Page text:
• Explicit teaching, creating a fit between
    homework tasks and student skill level helping
    child understand how skills relate to achievement
  • 4 major mechanisms (Martinez-Pons, 1996)
  • Modeling, Encouragement, Facilitation, and
    Rewarding

5
What child outcomes do parent involvement
practices influence?
  • Autonomy support (encouragement of independent
    problem-solving)
  • Structure (clear, consistent guidelines and
    expectations).
  • Mother-child relationship quality and involvement
    routines
  • Emotional and cognitive support
  • Self-regulation, school grades and achievement
    (Grolnick Ryan, 1989).
  • Childrens beliefs that they were responsible for
    their success or failure (Grolnick Ryan, 1989).
  • Self-regulation (e.g., planning before acting,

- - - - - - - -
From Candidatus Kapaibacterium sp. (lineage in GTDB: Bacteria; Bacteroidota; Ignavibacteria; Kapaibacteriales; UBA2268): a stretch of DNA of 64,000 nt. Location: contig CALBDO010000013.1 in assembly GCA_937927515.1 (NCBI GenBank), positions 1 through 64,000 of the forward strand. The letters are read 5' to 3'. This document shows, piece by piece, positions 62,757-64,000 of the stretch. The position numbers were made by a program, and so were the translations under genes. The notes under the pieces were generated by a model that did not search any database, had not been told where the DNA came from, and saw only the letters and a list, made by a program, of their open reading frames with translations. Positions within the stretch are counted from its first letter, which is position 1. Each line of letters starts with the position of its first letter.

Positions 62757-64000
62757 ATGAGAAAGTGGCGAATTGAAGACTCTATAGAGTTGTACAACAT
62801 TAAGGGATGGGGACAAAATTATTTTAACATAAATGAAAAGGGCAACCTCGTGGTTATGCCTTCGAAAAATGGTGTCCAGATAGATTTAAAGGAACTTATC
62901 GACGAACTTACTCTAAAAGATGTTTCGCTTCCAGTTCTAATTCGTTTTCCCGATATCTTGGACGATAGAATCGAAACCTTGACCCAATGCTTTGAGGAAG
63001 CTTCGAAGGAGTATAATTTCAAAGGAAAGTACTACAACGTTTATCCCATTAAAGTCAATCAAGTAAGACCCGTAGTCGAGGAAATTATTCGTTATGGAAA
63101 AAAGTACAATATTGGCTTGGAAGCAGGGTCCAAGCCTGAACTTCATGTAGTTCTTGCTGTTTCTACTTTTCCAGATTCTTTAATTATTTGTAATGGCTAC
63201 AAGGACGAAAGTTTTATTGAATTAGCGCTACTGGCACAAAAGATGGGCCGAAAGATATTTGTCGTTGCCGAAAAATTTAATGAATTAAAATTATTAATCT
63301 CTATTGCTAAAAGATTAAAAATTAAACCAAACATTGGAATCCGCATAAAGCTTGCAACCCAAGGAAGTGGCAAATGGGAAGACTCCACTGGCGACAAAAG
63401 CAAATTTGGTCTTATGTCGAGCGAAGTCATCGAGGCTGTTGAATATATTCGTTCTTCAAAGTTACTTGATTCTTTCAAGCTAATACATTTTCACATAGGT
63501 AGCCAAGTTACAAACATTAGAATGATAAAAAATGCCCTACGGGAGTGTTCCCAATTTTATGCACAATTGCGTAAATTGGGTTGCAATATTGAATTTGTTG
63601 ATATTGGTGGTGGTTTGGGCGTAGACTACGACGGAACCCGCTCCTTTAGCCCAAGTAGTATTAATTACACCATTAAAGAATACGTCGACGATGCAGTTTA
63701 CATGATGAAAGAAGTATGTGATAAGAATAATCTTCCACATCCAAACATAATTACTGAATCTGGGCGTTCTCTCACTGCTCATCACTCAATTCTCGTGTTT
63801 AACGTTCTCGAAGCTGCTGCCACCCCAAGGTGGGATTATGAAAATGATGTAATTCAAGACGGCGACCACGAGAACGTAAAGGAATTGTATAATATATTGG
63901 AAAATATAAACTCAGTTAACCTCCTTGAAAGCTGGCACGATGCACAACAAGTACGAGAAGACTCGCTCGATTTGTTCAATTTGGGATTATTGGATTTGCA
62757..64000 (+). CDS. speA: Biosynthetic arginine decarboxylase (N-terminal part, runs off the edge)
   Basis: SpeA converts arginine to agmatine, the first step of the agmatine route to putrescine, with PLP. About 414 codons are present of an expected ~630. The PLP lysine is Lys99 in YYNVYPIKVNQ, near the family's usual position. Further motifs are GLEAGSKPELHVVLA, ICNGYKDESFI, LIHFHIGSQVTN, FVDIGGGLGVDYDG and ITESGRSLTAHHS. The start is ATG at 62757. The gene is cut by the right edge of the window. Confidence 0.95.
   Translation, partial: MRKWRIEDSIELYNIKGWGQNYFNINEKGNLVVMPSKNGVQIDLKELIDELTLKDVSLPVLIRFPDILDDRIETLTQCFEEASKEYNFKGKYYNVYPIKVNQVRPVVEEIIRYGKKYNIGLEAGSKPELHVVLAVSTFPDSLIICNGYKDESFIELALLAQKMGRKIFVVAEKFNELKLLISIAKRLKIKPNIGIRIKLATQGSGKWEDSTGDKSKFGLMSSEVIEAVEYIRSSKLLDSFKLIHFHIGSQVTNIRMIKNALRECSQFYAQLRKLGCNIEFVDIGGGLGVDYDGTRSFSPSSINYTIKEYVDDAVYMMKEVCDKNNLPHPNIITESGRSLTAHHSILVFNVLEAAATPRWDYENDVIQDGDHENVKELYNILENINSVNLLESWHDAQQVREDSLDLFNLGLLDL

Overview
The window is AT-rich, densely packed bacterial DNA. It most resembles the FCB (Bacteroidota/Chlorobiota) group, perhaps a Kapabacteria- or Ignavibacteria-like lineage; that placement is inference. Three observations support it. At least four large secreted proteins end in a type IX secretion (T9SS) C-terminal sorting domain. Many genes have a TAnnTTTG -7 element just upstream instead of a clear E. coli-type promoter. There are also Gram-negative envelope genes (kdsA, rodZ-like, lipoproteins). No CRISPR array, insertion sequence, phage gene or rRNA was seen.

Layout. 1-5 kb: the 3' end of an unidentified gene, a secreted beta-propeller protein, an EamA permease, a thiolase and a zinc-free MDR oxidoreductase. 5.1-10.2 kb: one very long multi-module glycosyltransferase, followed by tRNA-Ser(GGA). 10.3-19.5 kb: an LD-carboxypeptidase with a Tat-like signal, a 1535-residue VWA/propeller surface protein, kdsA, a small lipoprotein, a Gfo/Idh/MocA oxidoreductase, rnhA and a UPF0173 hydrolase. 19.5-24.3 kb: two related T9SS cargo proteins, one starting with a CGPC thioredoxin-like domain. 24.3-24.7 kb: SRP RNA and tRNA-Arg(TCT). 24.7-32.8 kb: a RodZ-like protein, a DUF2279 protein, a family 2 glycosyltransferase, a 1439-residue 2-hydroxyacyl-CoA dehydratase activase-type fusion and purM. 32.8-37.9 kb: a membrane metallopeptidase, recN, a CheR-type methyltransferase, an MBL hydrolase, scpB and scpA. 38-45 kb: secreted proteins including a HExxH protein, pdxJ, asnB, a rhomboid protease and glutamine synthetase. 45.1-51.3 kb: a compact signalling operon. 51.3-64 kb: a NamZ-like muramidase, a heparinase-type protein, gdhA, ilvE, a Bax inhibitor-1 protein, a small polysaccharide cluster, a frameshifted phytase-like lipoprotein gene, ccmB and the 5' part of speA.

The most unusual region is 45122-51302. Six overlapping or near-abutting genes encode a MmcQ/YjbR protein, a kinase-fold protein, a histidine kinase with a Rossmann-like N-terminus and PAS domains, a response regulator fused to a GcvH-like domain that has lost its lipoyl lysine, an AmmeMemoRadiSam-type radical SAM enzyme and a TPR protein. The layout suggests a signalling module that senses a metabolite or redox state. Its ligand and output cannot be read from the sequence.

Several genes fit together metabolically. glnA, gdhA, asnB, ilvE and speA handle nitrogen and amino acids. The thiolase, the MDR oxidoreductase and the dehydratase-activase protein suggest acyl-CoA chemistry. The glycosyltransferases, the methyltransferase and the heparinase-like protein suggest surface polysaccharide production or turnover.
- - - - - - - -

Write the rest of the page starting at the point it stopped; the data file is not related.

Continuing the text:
working toward goals Brody, Flor Gibson, 1999)
  • Persistence at difficult learning tasks Fewer
    ability attributions (Hokoda Fincham, 1995)
  • Self-monitoring and metacognitive talk (Stright
    et al., 2001)

6
How does the relation between parent involvement
and child self-regulation operate?
  • Social Learning (Bandura, 1986) Internalization
    of external activity
  • Children bring an external product (parent
    behavior) into the internal plane (child
    behavior)
  • Sociocultural (Rogoff, 1990) Appropriation from
    shared activity
  • Shared activities are transformed and used by
    individuals according to their understanding and
    involvement
  • Interaction with skilled adults assists children
    in internalizing important skills and
    understandings
  • Adaptation to new situations, structuring of
    problem-solving efforts, and assumption of
    responsibility for problem-solving.

7
Hoover-Dempsey Sandler (1995, 2005) Model of
Parental Influence on Student Outcomes
Modeling
Reinforcement
Modeling
Reinforcement
Instruction
Instruction